Yamaha’s XJR 1300 is proof that, once in a while, major manufacturers pay attention. And get it right. Now celebrating its 20th anniversary, the iconic street bruiser was re-released this year with a refreshed look and a layout that encourages customization—thanks to the prolific Yard Built program.
Driving the movement is Yamaha’s European product manager, Shun Miyazawa. Shun and his team have now turned their attention to Taiwan, and one of our favorite builders: Rough Crafts‘ Winston Yeh.
Known for his edgy Harley builds, Winston’s trademark aesthetic is tough, dark and menacing. A vibe that the muscular XJR wears well.
“We’ve been privileged to work with the best custom builders in the world,” says Shun, “and builders who are doing something original, pushing boundaries with a distinct style. The ‘Guerilla Four’ is no exception, with the Rough Crafts signature—a sleek, stripped back creation that really stands out.”
It’s one of those rare cases when the PR blurb matches the reality. Winston’s process is collaborative: he kicks off each build by sketching it out digitally, before turning to a trusted network of artisans in Taipei to execute it. And he has an arsenal of Rough Crafts parts at his disposal—bolt-on bits developed and refined over time.
His approach to the XJR 1300 was simple: ramp up the brutality with his signature ‘Guerilla’ look. As with all Yard Built customs, the trick was to leave the frame as unscathed as possible. It’s a look that can be emulated by ‘everyday’ XJR owners.
Winston started by beefing up the front end with a set of Yamaha VMAX forks. Held in place by custom-made triple trees, they’ve been dropped by 100mm and the front brake caliper mount’s been modified to take 11.5-inch discs.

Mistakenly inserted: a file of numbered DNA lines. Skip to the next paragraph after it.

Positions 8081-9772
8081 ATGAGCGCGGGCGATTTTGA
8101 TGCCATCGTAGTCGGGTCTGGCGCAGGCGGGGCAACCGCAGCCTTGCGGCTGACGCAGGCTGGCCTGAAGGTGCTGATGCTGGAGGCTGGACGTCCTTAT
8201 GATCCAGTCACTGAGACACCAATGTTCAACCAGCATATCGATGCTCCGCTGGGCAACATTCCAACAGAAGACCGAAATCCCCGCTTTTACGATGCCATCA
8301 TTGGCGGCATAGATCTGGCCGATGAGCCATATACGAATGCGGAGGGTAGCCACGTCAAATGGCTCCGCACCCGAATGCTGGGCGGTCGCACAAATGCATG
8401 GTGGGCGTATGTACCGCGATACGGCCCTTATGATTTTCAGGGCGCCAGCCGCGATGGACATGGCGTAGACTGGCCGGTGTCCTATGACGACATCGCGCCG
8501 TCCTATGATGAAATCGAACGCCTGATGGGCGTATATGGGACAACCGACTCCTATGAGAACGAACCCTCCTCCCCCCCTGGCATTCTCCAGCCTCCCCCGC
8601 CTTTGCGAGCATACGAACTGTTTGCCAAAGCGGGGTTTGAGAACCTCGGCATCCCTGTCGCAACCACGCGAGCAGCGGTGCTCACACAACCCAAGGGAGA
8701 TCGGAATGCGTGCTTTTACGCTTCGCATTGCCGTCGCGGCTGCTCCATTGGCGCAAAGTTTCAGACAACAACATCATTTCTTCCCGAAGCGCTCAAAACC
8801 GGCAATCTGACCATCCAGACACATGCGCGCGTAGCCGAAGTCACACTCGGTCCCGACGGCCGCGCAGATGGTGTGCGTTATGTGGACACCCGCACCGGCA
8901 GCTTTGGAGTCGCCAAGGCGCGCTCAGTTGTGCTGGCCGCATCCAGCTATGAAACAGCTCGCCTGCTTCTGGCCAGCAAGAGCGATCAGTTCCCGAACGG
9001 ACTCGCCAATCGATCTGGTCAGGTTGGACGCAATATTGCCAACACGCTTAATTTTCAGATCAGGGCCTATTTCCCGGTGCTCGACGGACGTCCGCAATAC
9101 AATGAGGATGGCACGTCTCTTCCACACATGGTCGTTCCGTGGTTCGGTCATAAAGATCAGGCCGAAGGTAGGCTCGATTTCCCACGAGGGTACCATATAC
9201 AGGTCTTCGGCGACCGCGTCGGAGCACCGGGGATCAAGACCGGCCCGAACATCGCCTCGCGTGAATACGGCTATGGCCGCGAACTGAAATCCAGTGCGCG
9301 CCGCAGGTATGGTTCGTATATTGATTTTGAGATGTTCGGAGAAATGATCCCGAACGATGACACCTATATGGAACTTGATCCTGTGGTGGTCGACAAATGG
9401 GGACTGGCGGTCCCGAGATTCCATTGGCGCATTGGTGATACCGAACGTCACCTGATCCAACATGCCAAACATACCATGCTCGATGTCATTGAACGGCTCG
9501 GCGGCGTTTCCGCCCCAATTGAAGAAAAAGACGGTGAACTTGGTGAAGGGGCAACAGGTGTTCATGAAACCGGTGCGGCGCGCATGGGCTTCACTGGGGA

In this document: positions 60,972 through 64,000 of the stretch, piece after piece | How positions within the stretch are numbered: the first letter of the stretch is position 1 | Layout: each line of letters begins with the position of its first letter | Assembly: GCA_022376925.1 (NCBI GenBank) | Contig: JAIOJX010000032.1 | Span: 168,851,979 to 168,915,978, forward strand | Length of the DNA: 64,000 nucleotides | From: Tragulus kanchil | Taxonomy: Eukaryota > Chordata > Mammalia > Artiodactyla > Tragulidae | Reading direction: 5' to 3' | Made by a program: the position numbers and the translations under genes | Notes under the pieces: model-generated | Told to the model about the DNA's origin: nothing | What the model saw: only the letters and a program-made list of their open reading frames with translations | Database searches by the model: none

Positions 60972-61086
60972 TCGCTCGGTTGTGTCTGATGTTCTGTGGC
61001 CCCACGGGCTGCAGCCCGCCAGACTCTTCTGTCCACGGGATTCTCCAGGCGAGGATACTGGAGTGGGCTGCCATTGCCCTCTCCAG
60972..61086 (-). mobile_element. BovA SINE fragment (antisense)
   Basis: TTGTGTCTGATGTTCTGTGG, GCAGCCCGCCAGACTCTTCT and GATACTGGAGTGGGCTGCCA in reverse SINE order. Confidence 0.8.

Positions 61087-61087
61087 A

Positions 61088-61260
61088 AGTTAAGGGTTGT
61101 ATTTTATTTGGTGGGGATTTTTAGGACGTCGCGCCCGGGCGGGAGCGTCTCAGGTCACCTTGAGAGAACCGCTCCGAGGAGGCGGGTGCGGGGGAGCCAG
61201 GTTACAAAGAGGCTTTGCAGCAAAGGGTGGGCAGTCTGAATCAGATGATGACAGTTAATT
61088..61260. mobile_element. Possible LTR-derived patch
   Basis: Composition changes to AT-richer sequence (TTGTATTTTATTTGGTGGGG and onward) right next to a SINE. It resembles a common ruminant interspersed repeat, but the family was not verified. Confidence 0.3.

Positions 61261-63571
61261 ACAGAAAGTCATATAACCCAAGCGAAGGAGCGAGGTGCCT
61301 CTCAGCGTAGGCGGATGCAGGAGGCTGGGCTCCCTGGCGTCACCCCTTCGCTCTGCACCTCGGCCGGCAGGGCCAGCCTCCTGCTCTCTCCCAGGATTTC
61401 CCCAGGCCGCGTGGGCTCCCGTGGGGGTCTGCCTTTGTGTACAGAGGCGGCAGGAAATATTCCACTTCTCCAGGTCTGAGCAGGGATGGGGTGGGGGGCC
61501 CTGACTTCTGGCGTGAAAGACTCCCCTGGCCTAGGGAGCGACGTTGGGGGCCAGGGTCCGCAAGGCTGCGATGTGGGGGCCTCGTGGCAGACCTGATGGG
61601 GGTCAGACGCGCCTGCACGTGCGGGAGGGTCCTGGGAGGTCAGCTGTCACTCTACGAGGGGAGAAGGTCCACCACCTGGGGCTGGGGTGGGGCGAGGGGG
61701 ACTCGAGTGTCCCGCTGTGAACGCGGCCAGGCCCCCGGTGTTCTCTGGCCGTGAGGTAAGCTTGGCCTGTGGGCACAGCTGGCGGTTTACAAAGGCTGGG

Equally brawny are the wheels: 16×5.0 Roland Sands Design Boss rims, wrapped in chunky Coker Beck tires. Out back, the stock Öhlins rear shocks were stripped, refinished in black and re-assembled.
A new ISR braking system has been installed, and the XJR’s airbox has been replaced by a set of velocity stacks. The exhaust headers are stock, but the silencer is a Rough Crafts creation.
The steel bodywork—from the scalloped tank to the sharp tail section—was fabricated by OneHandMade Customs. And the paint, a typically monochrome Rough Crafts scheme, was executed by Taipei’s top paint shop, Air Runner Custom Paint.
A sprinkling of Rough Crafts parts were added to finish it off. These include foot pegs, handlebars and risers, grips, a headlight grill and a custom fuel cap. And all the instrumentation’s been binned for a super-clean cockpit (and extra attitude).
‘Guerilla Four’ is one of the best Yard Built—and Rough Crafts—bikes that we’ve seen yet. And, in typical Yard Built fashion, a selection of parts from the build will be available for owners to customize their own XJRs.
We reckon the XJR 1300’s popularity just went up a notch.